New ASIC chairman James Shipton has rebuked the finance sector for failing to "play its part" in the regulatory system, leaving agencies like ASIC with no choice but to step in themselves.
Speaking at the Thomson Reuters Australia Regulatory Summit in Sydney, ASIC chairman James Shipton pointed to the role that “the regulated population, people and firms” played in the financial system’s smooth operations.
“Our regulatory system was not designed as a police state, and this was deliberate.
“Instead, our system was designed on the premise that participants should do their part to ensure the system operates appropriately,” Mr Shipton said.
He pointed out that one of the reasons the finance sector was so heavily regulated was due to the failure of financial institutions to pull their weight.
“The regulatory system in finance, globally, has not been performing 'at capacity' for quite some time.
“And what I mean by this is that the financial participants themselves have not played their part,” Mr Shipton said.
“There have been repeated instances of industry failures that have led to crises that have not been remediated by the industry leaving additional regulation as the only response.
“Sure, financial regulators need to step up, but I genuinely think there are numerous examples of the industry 'vacating the field' meaning the regulators were the only ones left to act.”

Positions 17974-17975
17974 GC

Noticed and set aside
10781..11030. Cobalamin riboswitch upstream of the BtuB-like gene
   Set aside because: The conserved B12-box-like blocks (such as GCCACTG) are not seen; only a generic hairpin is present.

He argued that ASIC’s role was much more than an enforcer of law – but that this did not mean it would be “reticent about using [its] enforcement tools”.
“What I am saying is that when we discuss our regulatory system we need to broaden this discourse beyond just the deployment of enforcement tools,” he said.
As a regulator, ASIC was “in the ‘business of modifying behaviours’”, that is, the “identification of and management of harms”.
ASIC would also have to ensure market participants were meeting community expectations, Mr Shipton added.
“We must also recognise that the regulatory system is not just supported by formal rules, but also by norms, industry practices and, of equal importance, community expectations.
“And this is why everyone in finance needs should not just ask if something is legally permissible, but also whether it is the right thing to do,” he said.
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